Since I have no idea if my visa will be approved or denied, I could leave the country and fly back to the States and find out as quickly as one day later (if that's when an approval comes through) that the job, friends, apartment, neighborhood, and church I had to give up was a big "oops, you can come back in now."

The government sent registered letters to the Americans in my TEFL class to come to immigration (what the Czechs call the foreign police). We each spent an entire day there. I kept thinking surely Czech taxpayers have something better to spend their money on then harassing Americans who are here to help Czech people improve their English so that Czech people can compete more effectively for multinational jobs? Yet this seems like some city-wide or country-wide initiative trying to make some sort of political point.

The day started out very scary. All of these men had muscles the size of a Zizkov bouncer and the jail cells were right behind the door. One of my fellow teachers, who regarded this as one big lark to tell the grandchildren about one day pointed out, "look there's an American in there already!" Thanks. Not helpful.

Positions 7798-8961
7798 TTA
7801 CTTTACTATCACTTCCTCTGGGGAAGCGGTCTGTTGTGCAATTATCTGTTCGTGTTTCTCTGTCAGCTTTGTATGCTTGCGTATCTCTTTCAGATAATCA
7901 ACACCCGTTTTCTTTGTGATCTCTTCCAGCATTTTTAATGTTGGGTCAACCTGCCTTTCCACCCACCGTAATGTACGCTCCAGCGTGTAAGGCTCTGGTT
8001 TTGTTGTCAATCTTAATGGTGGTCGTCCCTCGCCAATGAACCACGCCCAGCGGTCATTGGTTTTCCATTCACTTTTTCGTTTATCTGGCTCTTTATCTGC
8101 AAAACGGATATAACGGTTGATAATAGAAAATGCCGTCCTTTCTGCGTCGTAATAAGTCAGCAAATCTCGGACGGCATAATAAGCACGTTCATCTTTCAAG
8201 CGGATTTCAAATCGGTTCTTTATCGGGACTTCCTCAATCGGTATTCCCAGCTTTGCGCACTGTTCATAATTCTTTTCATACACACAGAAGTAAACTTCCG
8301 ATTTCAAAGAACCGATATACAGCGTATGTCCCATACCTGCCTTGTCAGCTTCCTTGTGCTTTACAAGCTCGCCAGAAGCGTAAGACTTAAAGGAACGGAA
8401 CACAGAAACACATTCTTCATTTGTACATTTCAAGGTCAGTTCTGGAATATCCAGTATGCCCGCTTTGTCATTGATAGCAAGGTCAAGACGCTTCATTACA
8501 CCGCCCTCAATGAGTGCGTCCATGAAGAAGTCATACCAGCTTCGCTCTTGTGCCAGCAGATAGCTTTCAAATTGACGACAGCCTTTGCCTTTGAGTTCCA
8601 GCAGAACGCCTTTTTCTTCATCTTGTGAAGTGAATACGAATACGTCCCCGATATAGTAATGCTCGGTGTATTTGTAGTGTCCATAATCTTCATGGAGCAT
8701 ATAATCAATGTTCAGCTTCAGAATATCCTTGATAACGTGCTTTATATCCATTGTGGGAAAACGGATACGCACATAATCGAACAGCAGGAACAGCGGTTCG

There wasn't enough staff to process us quickly. It took from 10 a.m. until 5 p.m. to get out of there. The foreign police made us sign documents in Czech I didn't understand or we couldn't leave. I know my father was rolling over in his grave because he always said "read everything thoroughly before you sign it." Sorry Dad. I couldn't read it.

The foreign police told us we were lucky the deportation prison was full otherwise we would have to go straight to the prison. Given this was the Thursday before Obama's visit, if we had gone there, do you think the American Embassy could have spared a staff member to come get us? No.